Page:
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Restoration of Pigeon Point Lighthouse in doldrums
June 19, 2017, 05:00 AM By Jim Clifford

The Pigeon Point Lighthouse on the San Mateo County coast.

Efforts to restore the Pigeon Point Lighthouse, a literal coastal landmark that’s been closed to visitors since 2001 when a section of its exterior fell off, have run into rough seas.

A fundraising drive by the California State Parks Foundation has “become somewhat stagnant” and the lighthouse “is in serious need of repair before it comes tumbling down,” said William Howland, a retired Army major and member of the San Mateo County Historic Advisory Board. The lighthouse is familiar to drivers zipping up and down Highway 1, but Howland says few know about the building’s plight.

According to the California Department of Parks and Recreation, the 115-foot lighthouse, one of the tallest in America, will stay closed until the structure is fully restored. When Pigeon Point was open, docents took visitors on tours all the way to the top where they could view and walk around the original Fresnel lens of 1,008 glass prisms. The lens concentrated the light and projected a beam powerful enough to be seen 20 miles out at sea, a sea so dangerous it claimed many ships, including the clipper ship Carrier Pigeon that ran aground and gave the area its name.

The lighthouse started guiding sailors on Nov. 15, 1872, when the lens, which stands 16 feet tall and weighs 2,000 pounds, was lit for the first time. In 2011, the lens was moved to the adjacent fog signal building where it will stay until the restoration project is complete.

Each lighthouse has its own distinctive light pattern that makes it known to passing ships. The Pigeon Point light produces a flash every 10 seconds. An automated beacon was installed in 1972, but the 10-second pattern still holds.

There was no lighthouse on June 6, 1853, when the clipper ship Carrier Pigeon met its fate. Historian John Edmonds, a former Coast Guardsman, wrote a vivid account of the ship’s demise in the Journal of Local History, which is published by the history room at the Redwood City public library.

“She sailed beautifully through the rough waters around Cape Horn on her fully loaded trip to San Francisco,” Edmonds wrote. “After the ship passed Santa Cruz, the fog settled in and formed a blinding blanket that eliminated the ability to do star navigation.”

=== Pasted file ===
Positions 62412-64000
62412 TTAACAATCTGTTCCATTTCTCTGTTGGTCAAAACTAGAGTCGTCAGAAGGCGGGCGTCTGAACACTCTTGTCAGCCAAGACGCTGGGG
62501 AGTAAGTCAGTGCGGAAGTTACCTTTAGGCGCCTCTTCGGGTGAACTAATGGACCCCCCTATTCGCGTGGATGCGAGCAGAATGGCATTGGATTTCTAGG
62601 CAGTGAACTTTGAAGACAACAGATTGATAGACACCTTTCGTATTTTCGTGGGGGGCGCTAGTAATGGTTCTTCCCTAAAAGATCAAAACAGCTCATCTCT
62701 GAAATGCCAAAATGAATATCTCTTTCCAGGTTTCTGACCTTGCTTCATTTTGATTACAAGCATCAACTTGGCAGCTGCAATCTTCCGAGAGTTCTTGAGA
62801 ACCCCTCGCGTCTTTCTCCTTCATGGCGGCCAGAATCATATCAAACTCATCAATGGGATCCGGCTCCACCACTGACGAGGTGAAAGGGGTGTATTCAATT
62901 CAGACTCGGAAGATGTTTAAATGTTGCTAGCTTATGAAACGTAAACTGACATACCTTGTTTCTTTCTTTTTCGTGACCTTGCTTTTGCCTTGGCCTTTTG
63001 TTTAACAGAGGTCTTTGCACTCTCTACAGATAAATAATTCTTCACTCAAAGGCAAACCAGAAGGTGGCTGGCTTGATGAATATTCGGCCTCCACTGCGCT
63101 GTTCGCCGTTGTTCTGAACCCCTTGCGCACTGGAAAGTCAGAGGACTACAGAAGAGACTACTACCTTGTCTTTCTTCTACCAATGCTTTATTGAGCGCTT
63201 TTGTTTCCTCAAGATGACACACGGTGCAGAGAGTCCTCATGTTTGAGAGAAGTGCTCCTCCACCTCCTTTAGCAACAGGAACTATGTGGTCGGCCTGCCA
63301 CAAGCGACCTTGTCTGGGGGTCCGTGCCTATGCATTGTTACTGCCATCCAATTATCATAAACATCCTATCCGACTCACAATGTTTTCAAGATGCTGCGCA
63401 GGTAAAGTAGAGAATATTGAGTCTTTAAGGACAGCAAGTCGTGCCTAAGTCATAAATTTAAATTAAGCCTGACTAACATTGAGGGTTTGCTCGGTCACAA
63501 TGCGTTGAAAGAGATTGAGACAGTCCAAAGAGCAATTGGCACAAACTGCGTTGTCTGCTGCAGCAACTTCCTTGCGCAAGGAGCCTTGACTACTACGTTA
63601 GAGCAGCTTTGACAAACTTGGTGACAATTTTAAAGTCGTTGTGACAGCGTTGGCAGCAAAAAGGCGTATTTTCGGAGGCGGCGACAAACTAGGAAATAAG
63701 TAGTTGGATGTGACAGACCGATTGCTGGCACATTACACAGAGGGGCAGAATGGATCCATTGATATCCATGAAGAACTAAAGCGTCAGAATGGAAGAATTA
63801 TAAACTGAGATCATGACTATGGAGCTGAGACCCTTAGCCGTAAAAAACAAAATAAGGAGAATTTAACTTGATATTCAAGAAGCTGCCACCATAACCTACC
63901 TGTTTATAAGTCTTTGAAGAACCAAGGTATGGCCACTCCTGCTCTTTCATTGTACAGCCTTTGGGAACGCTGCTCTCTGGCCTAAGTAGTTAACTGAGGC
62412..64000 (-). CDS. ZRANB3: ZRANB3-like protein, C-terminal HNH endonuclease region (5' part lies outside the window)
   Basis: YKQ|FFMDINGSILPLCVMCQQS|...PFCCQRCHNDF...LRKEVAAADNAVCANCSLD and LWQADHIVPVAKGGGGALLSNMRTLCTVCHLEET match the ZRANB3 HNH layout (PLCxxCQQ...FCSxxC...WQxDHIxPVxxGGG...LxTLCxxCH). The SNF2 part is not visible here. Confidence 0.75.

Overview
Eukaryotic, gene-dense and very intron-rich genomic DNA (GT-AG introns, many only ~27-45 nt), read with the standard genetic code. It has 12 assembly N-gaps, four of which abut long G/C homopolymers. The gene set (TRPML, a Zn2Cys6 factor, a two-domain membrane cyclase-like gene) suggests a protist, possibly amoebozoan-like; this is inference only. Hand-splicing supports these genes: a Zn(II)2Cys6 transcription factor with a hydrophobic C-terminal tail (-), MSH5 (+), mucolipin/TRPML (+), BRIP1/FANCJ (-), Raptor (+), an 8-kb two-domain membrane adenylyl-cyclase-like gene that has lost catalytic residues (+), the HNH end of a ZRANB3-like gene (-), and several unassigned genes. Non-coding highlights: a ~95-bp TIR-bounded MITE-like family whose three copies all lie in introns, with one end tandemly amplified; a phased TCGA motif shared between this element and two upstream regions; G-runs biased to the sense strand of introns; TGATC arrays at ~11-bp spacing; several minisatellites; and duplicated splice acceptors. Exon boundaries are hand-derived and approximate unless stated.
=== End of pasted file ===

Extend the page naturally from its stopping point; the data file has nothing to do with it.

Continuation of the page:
The captain thought the Carrier Pigeon was well out to sea, but the ship hit rocks that extended underwater nearly 400 feet. Fortunately, there was no loss of life. The crew of the clipper ship Sir John Franklin was not as lucky in 1865 when the vessel hit rocks about three miles south of Pigeon Point in an area known today as “Franklin Point.”

“The captain and twelve others were drowned in attempting to reach the shore after the breaking up of the ship which occurred soon after she first struck,” the San Mateo County Gazette reported on Jan. 21, 1865.

According to Edmonds’ account, “the men who drowned were all buried on Franklin Point and they remain at rest there. There was a wooden monument to the captain and crew but it has disappeared, as monuments do over time.”

At least six other ships have gone down off Pigeon Point, the latest a deadly collision between the steamship San Juan and the tanker S.C.T. Dodd. The rocks did not play a role in the disaster. The ships were 12 miles out at sea when they collided on Aug. 29, 1929. At least 72 people died, all of them aboard the San Juan.

The Rear View Mirror by history columnist Jim Clifford appears in the Daily Journal every other Monday. Objects in The Mirror are closer than they appear.

 

 

Tags: pigeon, lighthouse, point, there, ships, after,


Other stories from today:

San Mateo County police reports
Restoration of Pigeon Point Lighthouse in doldrums
Local graduation rates higher than reported: Inaccurate reporting to state officials falsely depressed county rates by almost 20 percent
 

 
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